Until recently, the government's response to the financial crisis has largely focused on stabilizing the nation's largest financial institutions and preventing a complete collapse of the national economy. Two initiatives announced this month to spur small-business lending, the administration plan to invest $30 billion to establish a small-business lending fund for community and regional banks and the Interagency Statement on Meeting the Credit Needs of Creditworthy Small Business Borrowers, represent a new and overdue focus on economic recovery.

The policy shift stems from the acknowledgement that small businesses are the largest creators of private jobs and are vital to our economic recovery. Since the vast majority of the nation's 8,100 insured financial institutions are community and regional banks that are heavily engaged in local economic development, they must play a critical role. Because of their proximity to and knowledge of local economies, these community and regional banks are best poised to lend to small businesses.

During the recession, the largest banks generally have cut back on lending to conserve capital for their survival. Community and regional banks, however, continue to make credit available for creditworthy individuals and small businesses. As the Interagency Statement notes, small-business lending rose slightly at many institutions with assets of less than $1 billion between June 2008 and June 2009 and fell more than 4% at institutions with assets of more than $100 billion.

This reaffirms the need for Congress and the administration to engage in regulatory reform that addresses and ends "too big to fail." Previous economic policies allowed for a handful of select institutions to grow beyond the controls of our system of oversight. These firms were allowed to flourish in an environment that encouraged their growth and complexity.

These policies propped up a cadre of "too big to fail" firms to the detriment of community and regional banks, and ultimately to the detriment of the U.S. economy as a whole.

Some community and regional banks — institutions largely not engaged in the risky practices that contributed to the recession — are struggling to operate and survive in poor economic conditions not of their making. Yet it is these very banks that are absolutely imperative to our nation's economic recovery.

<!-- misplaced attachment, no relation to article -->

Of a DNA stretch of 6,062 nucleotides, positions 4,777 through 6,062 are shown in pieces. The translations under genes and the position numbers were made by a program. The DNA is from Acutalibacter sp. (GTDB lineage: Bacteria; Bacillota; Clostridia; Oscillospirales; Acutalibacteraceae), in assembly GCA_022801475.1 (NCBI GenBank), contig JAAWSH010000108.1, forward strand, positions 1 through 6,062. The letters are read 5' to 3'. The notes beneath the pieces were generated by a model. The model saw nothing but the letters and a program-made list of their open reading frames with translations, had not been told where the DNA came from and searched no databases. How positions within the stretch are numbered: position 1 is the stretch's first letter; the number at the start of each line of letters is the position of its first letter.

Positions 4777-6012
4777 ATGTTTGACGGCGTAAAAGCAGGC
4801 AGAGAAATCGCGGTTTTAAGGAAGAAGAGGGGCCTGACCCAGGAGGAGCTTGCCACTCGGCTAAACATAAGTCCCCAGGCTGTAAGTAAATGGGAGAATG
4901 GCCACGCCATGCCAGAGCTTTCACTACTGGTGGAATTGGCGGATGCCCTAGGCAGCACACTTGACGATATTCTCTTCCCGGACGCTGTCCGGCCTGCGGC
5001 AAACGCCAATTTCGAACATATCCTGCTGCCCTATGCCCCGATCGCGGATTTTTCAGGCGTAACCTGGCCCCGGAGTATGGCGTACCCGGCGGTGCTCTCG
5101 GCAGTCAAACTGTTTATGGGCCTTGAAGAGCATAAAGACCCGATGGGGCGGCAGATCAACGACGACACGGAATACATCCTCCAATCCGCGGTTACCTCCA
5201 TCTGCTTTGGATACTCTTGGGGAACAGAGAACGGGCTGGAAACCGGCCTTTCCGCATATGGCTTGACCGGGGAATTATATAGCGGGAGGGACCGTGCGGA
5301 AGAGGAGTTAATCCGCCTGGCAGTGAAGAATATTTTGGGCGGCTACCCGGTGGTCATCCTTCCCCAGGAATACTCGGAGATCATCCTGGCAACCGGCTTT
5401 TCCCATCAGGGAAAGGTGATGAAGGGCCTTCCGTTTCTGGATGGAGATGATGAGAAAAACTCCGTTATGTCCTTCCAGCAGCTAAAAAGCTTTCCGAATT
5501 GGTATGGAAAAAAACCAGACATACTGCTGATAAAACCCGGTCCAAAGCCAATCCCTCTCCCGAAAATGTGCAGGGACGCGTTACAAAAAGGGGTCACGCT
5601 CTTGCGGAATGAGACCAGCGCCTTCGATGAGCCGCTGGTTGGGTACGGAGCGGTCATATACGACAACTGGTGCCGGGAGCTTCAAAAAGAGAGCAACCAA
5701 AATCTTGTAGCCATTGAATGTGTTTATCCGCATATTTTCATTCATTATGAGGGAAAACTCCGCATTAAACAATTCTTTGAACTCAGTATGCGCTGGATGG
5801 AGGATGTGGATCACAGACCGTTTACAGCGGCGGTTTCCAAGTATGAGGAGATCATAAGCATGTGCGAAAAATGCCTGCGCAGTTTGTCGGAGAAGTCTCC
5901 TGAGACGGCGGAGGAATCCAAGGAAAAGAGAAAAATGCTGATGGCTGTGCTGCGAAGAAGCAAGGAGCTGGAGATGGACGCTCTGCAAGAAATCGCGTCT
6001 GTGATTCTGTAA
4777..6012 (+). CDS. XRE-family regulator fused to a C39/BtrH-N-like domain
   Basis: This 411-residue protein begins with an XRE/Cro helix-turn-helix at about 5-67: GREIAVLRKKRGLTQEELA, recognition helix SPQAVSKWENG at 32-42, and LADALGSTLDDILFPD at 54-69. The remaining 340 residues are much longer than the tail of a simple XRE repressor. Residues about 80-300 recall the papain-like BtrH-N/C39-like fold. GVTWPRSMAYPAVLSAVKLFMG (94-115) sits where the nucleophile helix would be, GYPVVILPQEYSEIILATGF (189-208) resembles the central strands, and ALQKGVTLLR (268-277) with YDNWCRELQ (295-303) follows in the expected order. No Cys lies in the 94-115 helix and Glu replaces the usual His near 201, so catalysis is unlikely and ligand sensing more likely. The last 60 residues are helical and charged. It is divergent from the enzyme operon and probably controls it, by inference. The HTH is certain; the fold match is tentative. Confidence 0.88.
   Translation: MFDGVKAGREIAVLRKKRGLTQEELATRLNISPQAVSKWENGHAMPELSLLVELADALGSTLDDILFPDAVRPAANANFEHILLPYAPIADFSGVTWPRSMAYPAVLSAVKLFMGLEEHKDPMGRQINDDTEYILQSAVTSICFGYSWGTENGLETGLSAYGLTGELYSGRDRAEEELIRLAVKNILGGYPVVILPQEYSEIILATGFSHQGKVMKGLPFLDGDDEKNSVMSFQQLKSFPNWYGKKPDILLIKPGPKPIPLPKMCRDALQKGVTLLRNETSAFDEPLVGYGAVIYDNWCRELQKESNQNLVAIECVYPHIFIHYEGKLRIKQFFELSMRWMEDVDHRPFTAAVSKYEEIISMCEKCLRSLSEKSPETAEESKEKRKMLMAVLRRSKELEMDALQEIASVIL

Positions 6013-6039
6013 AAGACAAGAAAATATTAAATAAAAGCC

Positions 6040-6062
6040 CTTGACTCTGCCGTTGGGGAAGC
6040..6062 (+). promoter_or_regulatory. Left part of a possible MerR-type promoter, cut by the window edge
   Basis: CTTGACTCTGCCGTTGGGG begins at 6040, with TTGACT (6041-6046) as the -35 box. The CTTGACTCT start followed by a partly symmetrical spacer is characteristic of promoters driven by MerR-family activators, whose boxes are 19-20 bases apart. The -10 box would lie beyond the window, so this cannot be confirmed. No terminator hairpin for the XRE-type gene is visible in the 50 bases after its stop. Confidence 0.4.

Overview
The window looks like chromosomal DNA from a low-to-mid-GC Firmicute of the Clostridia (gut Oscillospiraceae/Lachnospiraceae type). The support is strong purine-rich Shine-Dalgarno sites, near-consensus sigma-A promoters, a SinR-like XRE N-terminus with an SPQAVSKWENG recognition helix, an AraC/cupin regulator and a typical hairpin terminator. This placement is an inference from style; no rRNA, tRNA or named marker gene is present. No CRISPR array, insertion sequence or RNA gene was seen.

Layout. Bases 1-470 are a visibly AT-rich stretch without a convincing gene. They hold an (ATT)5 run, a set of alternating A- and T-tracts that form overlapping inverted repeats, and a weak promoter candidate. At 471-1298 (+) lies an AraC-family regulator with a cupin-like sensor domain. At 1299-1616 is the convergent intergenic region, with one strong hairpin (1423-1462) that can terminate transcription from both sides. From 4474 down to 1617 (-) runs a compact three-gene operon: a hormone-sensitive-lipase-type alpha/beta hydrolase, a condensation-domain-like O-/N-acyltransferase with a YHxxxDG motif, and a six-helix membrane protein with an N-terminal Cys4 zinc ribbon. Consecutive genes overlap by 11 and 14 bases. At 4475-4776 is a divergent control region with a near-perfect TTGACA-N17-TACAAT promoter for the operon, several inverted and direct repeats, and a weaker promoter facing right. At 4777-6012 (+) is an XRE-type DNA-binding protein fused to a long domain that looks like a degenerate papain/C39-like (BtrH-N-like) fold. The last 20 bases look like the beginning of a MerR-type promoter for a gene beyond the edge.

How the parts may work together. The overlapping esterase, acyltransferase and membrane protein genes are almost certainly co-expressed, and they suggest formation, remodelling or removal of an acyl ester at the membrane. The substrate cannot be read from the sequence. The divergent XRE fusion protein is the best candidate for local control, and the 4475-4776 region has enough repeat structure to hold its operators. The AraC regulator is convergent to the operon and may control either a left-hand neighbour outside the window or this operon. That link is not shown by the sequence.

President Obama has made creating jobs a priority for 2010. In order to create these new jobs, small businesses must survive and thrive in this critical economic environment. If small businesses are the driver of the economy, then the community and regional bank system is the fuel that keeps small businesses running.

We must seize these policy initiatives as opportunities to support community and regional banks and spur economic growth. We must also address "too big to fail" in a manner that preserves the diversity of the financial industry and maintains credit for small businesses.

Supporting the ideal of a bank on the corner that knows every customer is not merely some nostalgic notion of America. Rather, it is a necessity for the success of our local economy — and ultimately the national and international — economies.

Through our past testimony before Congress the Conference of State Bank Supervisors has called for greater attention to preserving industry diversity and enhancing the community banking system.

It is refreshing to note the shift now occurring as policymakers better connect financial reform with our nation's economic recovery.

The challenge will be carrying these policy pronouncements through to tangible results that benefit the full breadth of our banking system and its customers.

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